NEGRO SOLDIER SHOT
AT ALBION, DARLINGHURST
AND ANOTHER INCIDENT
AT BOURKE STREET, SURRY HILLS
ON 16 JANUARY 1943
IN AUSTRALIA DURING WWII
On Saturday night 16 January 1943, shots were fired and beer bottles thrown during a brawl at a hotel in Albion, Darlinghurst, Sydney, New South Wales, when Allied Provost Corps members tried to arrest a negro soldier who had recently escaped from custody. He ran from a club in Hutchison Street, where he was shot in the thigh by a member of the Provost Corps who had tried to arrest him at the club.
The negro soldier fought his way to the door where he was joined by around 100 of his services companions who were brandishing bottles. Captain Barrons, in charge of the Provost Corps members drew his revolver and fired a warning shot into the air to try to quieten down the wild mob. Bottles were thrown at the Police cars that had carried approximately 60 policemen to the scene.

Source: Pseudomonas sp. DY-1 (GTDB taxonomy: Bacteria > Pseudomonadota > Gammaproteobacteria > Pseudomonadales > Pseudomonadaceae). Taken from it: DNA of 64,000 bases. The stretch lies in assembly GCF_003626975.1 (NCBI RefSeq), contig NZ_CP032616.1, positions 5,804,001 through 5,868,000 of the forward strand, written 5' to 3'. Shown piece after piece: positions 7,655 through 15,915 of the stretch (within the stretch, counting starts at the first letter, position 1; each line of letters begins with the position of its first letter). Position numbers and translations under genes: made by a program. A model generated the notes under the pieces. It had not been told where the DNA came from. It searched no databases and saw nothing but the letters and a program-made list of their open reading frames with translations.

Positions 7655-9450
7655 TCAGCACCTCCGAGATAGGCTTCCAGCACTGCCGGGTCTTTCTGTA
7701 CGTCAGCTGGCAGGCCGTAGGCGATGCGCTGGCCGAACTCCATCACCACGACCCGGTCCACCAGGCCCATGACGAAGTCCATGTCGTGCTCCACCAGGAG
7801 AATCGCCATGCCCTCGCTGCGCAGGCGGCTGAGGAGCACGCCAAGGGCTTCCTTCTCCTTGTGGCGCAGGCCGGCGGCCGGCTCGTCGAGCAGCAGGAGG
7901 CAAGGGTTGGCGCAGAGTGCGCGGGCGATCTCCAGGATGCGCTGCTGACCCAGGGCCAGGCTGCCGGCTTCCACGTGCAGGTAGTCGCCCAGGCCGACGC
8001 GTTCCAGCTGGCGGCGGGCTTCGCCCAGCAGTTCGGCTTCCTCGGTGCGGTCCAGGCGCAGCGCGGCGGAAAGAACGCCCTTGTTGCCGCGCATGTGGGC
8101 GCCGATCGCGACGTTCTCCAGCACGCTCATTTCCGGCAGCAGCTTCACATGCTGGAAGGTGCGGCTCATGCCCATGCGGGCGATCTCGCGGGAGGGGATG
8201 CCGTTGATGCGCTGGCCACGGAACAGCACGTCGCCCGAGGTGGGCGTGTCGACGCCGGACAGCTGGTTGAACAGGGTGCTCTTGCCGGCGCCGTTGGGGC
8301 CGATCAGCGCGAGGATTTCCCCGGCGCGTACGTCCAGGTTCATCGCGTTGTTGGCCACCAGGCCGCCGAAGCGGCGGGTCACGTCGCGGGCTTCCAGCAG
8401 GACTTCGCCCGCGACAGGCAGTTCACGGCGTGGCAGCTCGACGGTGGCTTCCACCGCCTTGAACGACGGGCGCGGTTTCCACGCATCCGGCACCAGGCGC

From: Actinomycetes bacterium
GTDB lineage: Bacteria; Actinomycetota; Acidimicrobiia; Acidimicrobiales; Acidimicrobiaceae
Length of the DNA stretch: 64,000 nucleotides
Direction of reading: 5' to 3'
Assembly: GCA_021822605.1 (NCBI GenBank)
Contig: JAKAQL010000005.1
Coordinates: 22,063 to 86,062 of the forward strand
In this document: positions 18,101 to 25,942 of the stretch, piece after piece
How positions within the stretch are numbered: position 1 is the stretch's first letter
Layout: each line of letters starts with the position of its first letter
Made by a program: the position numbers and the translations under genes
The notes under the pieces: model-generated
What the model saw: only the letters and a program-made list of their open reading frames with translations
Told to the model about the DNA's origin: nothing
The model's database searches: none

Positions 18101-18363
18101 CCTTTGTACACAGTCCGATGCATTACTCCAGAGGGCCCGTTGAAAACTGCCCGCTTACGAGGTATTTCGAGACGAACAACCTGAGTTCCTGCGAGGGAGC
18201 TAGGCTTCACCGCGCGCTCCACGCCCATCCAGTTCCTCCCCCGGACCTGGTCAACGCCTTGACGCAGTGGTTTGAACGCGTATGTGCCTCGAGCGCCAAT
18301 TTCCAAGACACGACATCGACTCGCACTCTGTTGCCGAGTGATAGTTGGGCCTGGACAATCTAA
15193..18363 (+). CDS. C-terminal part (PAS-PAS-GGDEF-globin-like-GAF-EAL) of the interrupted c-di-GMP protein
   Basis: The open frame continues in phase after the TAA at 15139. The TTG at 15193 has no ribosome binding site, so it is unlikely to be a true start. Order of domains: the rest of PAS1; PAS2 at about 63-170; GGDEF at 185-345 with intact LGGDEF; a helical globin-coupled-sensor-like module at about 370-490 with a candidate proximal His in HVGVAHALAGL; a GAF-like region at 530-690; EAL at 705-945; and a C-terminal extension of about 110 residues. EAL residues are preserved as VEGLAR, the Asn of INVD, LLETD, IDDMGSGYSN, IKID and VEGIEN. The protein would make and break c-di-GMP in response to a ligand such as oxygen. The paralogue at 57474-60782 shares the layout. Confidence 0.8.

After the negro had been shot, he was placed in a military waggon. As he was being driven away, Captain Barrons, who had been wounded above his eye, stood on the waggon with his revolver pointed at the threatening crowd.
Later that same night Police Constables Isbester and Eggert were attacked by four negro soldiers whom they had spoken to in Bourke Street, Surry Hills about their conduct toward some girls. Constable Isbester was admitted to St. Vincent's Hospital suffering from concussion. The four men were taken into custody by the Provost Corps.
"Cairns Post", Monday 18 January 1943
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© Peter Dunn 2015
This page first produced 10 January 2019
This page last updated 14 January 2020